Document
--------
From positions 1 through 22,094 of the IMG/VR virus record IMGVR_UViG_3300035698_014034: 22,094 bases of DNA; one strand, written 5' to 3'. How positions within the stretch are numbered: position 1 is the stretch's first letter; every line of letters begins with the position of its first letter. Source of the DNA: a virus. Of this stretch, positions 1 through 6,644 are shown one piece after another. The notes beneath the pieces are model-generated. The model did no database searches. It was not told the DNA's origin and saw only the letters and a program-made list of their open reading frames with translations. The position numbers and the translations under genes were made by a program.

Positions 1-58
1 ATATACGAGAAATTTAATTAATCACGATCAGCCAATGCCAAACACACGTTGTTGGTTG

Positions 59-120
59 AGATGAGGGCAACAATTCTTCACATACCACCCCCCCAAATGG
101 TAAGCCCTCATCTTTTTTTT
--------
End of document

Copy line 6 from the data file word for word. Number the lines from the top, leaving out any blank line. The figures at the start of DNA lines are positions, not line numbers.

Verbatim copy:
101 TAAGCCCTCATCTTTTTTTT